Nofs legislation assisting youths sent to governor

LANSING — Legislation to help improve outcomes for foster care and other at-risk youths by creating a voluntary program for young adults ages 18 to 21 is on its way to the governor, said sponsor Sen. Mike Nofs.

Senate Bills 435-440 would create the “Young Adult Voluntary Foster Care Act,” which would allow 18-year-olds to remain under certain state care until they turn 21. Nofs’ bill would amend the Guardianship Assistance Act to allow youths in the voluntary program to remain in guardianship until age 21.

“My bill is about giving young people the best chance to succeed in life. The optional program will connect these youths with a stable family or adult for three years during an important stage in their life,” said Nofs, R-Battle Creek. “Increasing educational achievement and guidance for at-risk young adults is critical to creating better outcomes. The results are improved lives and reduced costs to taxpayers through less crime, substance abuse, pregnancy and reliance on state assistance programs.”

The federal Fostering Connections Act allows states to draw federal funding to support a voluntary foster care program for youths age 18-21 if the youths are either completing high school, enrolled in post-secondary or vocational school, participating in a program designed to remove barriers to employment, employed for at least 80 hours per month, or incapable of doing any of these activities due to a medical condition.

Senate Bills 435-440 have been sent to the governor to be signed into law.

Nofs’ senior protection bill passed by Senate

LANSING —The state Senate has unanimously approved legislation sponsored by Sen. Mike Nofs to help protect Michigan’s most vulnerable citizens. Senate Bill 454 is part of an 18-bill package designed to help protect Michigan’s seniors, stop elder abuse and prosecute offenders.

“During my 30 years in law enforcement, I saw firsthand the tremendous impact of abuse, neglect and exploitation on our seniors,” said Nofs, R-Battle Creek. “Often elder abuse cases go unreported or unpunished, because many victims feel intimidated or embarrassed to come forward or testify. My bill will help enable these seniors to testify about their case without fear of being physically confronted by their abusers.”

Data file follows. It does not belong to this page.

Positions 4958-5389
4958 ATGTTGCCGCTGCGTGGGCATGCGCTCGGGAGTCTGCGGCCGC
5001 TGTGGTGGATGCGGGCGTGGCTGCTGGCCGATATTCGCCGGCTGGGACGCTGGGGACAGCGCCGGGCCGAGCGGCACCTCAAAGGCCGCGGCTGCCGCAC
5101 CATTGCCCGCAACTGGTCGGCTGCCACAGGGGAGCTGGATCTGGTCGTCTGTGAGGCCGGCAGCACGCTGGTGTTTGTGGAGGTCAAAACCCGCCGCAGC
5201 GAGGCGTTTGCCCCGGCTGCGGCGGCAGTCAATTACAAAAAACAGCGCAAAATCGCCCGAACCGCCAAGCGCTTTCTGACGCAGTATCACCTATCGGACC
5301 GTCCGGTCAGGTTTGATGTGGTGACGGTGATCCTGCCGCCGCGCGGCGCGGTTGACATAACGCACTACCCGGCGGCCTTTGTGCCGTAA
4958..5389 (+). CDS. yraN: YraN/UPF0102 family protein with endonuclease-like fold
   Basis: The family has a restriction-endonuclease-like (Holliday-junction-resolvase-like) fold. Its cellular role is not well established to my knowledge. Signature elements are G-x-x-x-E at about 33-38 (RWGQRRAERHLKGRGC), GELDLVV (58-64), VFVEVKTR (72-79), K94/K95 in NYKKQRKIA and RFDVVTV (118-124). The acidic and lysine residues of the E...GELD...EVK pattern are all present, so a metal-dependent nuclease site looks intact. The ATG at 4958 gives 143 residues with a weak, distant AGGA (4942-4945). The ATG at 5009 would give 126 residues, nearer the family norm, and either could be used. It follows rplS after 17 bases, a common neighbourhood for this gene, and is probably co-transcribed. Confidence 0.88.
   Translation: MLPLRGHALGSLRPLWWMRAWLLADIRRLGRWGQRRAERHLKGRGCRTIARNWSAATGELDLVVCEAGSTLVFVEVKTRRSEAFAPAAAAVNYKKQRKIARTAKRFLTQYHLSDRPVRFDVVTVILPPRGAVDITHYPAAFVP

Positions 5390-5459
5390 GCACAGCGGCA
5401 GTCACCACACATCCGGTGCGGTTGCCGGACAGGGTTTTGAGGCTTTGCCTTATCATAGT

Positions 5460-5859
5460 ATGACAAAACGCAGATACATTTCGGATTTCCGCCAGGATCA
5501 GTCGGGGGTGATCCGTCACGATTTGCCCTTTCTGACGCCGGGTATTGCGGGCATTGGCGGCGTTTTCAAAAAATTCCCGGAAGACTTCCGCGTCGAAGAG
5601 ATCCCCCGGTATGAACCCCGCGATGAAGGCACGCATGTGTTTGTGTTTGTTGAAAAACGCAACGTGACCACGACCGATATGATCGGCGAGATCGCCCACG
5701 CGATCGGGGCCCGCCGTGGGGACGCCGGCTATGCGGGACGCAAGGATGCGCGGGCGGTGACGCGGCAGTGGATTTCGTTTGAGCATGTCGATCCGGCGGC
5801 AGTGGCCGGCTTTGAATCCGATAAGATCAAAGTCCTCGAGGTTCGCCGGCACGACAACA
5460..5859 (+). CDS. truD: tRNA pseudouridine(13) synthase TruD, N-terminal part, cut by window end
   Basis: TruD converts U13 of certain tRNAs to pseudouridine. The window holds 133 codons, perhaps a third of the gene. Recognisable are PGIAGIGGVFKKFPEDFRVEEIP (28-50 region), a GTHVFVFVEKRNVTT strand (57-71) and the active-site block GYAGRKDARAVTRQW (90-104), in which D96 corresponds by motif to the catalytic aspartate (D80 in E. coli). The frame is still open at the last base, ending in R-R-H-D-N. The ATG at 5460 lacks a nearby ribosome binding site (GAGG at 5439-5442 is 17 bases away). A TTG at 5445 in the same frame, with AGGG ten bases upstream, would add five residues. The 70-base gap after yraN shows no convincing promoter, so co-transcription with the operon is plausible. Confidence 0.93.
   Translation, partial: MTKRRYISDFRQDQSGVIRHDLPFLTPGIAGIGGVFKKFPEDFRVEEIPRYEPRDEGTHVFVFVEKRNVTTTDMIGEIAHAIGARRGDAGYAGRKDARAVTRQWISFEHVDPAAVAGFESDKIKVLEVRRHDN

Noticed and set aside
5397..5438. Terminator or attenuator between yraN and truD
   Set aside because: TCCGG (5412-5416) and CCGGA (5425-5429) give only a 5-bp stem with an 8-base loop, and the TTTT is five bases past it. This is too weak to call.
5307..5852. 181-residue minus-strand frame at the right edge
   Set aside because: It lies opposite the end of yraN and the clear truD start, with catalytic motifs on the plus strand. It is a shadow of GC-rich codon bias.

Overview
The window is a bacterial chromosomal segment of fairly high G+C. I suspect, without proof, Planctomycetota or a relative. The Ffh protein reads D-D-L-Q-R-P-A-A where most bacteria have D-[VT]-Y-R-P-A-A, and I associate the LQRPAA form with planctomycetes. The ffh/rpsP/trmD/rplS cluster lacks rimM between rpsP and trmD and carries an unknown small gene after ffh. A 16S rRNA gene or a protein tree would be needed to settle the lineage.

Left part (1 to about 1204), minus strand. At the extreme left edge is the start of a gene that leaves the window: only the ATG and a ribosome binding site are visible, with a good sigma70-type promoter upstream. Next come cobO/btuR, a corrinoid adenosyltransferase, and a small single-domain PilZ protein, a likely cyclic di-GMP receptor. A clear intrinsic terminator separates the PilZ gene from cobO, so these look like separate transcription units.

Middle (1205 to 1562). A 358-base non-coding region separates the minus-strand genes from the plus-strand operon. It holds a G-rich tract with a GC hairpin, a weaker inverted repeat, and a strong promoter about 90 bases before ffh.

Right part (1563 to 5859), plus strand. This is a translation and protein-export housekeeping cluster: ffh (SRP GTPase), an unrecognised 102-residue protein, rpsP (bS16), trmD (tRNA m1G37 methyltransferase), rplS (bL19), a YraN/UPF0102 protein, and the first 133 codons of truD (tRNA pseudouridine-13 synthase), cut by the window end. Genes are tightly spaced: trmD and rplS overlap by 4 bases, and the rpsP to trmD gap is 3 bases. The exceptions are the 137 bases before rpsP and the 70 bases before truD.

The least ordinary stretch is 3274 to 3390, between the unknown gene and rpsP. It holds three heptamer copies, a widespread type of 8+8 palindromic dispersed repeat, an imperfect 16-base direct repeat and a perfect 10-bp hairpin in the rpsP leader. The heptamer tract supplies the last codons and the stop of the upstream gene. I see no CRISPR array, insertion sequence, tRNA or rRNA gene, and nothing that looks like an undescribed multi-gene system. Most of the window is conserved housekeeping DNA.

Nofs’ measure would allow victims of alleged vulnerable adult abuse to give testimony via closed-circuit television or a prerecorded video. For constitutional reasons, this would be limited to criminal cases where circumstances meet those required by the U.S. Supreme Court.

“For too long the system has failed our most vulnerable adults who have suffered, often in silence, from the torment of physical and financial abuses,” said Sen. Tonya Schuitmaker, R-Lawton, a lead sponsor of the package. “This senior protection legislation aims to put a spotlight on these criminal acts and bring their perpetrators to justice.”

The Senate-approved package would further protect those who are at risk of being exploited without placing an unmanageable burden on their guardians. Other measures include:

  • Improving coordination between state and local authorities;
  • Enhancing banking, annuity and insurance protections for seniors;
  • Establishing reporting requirements for suspected abuse and neglect or knowledge of abuse and neglect in long-term care facilities; and
  • Creating a senior medical alert for missing seniors, similar to an Amber Alert.

Senate Bills 454-457, 459-468, 604-605, 706 and 777 have been sent to the House of Representatives for further consideration.

Former sheriff and MSP commander team up to end speed traps

LANSING — State Sens. Rick Jones and Mike Nofs, both former law enforcement officials, introduced Senate Bill 795  Wednesday to ensure speed limits posted in Michigan are scientific and safe.

“Studies have shown since 1941 that when speed limits are under-posted, more traffic crashes occur,” said Nofs, R-Battle Creek. “This bill will ensure that the proper safe speeds are posted.”

Jones, R-Grand Ledge, added: “We want the state to be known as ‘Pure Michigan,’ where tourists come to visit, not ‘speed trap’ Michigan. The intent of Public Act 85 in 2006 was to stop under-posting. Some cities have found loopholes. This measure will close those loopholes.”

If enacted, the proposed law would require cities, townships and counties to post speed limits based on scientific standards accepted by the Michigan State Police and the Michigan Department of Transportation.